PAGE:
- Pressure Groups – No administrators of the cities would love to receive complaints every day. Nobody likes to handle hundreds or thousands of complaints each day throughout the whole year. But if they did not manage and close the complaints, how could they solve all the problems which are already in the queue? Why need to be in a reactive mode when local councils can be proactive? Sometimes, city authorities need a little push or “pressure” from the people. Who elects them if not the people themselves?
- Social Media Channels – The most popular official channels by local councils are either through phone, fax, web portal or email. But technology has rapidly changed the landscape of communications with the advent of smartphones, mobile Internet, and Social Media. Allow the citizens to communicate on their favourite social media channels.
- In-house vs. Outsource – There’re a lot of similar citizen engagement mobile apps in the market. But most of them forgot that the backend system that handles the reports are not visible to them. Thus, a lot of cities who thought that they could just develop the mobile app (i.e. the front-end) in-house did not realize what they are going to end up. Nearly all local council IT departments are not set up as a product development house. The budget given to them are only enough to operate, manage and maintain the IT system but not to become innovative and develop their application. Think twice before embarking on in-house development.
- Product Roadmap – Handling a continuous development and future enhancement of the backend system requires a sustainable IT support resources. New technology emerges and thus it must quickly be adapted with the current process workflow. Developing and supporting this in-house will probably give the IT department of the local council a horrible nightmare that they will always regret.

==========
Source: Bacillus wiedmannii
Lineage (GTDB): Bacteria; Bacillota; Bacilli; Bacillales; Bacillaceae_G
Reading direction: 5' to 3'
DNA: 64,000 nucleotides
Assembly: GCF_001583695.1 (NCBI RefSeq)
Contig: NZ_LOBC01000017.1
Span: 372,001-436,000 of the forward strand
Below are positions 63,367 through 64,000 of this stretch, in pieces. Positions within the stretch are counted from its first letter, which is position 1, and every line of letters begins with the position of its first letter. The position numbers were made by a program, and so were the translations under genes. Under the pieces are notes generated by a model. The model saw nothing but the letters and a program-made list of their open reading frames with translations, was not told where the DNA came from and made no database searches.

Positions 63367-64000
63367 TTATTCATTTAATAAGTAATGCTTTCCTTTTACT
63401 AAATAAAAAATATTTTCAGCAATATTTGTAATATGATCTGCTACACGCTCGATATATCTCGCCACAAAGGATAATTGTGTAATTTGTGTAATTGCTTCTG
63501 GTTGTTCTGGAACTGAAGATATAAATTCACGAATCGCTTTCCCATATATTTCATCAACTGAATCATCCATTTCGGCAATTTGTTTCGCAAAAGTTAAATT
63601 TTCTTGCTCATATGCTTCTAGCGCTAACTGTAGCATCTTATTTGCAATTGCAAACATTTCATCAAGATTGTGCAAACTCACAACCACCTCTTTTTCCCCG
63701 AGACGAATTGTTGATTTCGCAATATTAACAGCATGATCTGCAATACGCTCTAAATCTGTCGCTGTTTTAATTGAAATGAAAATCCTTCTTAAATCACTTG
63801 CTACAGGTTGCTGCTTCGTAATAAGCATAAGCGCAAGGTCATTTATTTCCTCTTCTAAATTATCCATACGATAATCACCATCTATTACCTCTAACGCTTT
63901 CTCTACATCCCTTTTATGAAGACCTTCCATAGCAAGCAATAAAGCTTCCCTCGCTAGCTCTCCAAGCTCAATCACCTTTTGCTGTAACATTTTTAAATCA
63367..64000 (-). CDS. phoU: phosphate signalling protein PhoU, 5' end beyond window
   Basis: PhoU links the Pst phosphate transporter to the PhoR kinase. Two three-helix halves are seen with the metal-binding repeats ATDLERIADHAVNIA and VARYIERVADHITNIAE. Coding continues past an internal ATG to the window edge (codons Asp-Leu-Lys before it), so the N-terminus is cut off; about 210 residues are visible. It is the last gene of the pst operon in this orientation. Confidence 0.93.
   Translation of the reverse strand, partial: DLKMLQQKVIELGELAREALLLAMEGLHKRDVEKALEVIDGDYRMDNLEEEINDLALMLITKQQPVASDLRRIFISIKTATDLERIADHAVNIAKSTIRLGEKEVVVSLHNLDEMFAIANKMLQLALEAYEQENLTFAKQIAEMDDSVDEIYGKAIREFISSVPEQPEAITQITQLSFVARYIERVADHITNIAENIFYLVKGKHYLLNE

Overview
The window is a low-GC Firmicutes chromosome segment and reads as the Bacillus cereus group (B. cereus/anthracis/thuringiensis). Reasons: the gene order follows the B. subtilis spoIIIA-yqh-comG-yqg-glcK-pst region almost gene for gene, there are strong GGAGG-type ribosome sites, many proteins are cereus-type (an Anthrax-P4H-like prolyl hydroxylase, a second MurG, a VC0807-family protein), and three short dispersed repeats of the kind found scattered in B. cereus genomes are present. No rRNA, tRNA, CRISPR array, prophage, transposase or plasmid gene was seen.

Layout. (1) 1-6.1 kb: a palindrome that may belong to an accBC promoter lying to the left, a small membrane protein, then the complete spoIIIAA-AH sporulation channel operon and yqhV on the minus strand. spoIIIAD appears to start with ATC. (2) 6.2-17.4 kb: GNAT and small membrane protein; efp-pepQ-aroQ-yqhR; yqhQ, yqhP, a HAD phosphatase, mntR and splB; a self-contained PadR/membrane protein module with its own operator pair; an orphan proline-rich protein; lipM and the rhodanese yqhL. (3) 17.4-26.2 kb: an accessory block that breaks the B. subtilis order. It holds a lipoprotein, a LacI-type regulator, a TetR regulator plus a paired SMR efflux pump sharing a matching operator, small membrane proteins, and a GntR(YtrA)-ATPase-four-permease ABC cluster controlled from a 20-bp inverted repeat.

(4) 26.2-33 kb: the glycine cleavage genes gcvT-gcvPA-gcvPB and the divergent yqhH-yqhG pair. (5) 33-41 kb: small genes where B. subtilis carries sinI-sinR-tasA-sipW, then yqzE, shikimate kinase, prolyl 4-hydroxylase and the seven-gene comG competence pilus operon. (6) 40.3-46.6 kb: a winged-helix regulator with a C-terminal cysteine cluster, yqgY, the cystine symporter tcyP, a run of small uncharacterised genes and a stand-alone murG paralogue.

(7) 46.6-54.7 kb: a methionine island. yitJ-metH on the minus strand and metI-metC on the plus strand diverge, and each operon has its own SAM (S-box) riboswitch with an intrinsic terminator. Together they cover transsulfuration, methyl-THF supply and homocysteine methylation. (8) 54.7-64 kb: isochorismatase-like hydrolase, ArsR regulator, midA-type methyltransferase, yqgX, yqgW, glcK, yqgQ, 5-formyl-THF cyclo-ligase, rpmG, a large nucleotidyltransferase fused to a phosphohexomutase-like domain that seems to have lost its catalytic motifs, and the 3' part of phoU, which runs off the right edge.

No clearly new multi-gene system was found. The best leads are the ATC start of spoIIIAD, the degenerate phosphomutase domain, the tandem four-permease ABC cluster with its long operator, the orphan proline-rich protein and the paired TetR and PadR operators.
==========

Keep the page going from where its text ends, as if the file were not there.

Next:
- Smart City Vision – Citizen Engagement is only one of the single component in a Smart City. They are many applications which require integration to a smart city platform; thus, it cannot be developed in silo manner. Remember that IOT also requires input from physical sensors (other than the sensors from the smartphones). A real Smart City need an integrated platform that collects and aggregates various sources of data (structured or unstructured) to discover the insights of the city and make cities a better and sustainable place to live.
- It’s NOT an IT job! Of course, any IT company can develop the mobile app. However, IOT requires different skills that encompass embedded programming, understanding different communications protocols, cloud services, and big data analytics.
Due to many stakeholders, difficulty in changing old mind set, lack of drive and commitment posed big challenges. But by avoiding these pitfalls, the chances of successful citizen engagement are higher.
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Author: Mazlan Abbas
Source: 10 Tips – How to Avoid Citizen Engagement Pitfalls in Smart Cities Deployment – SMART iLab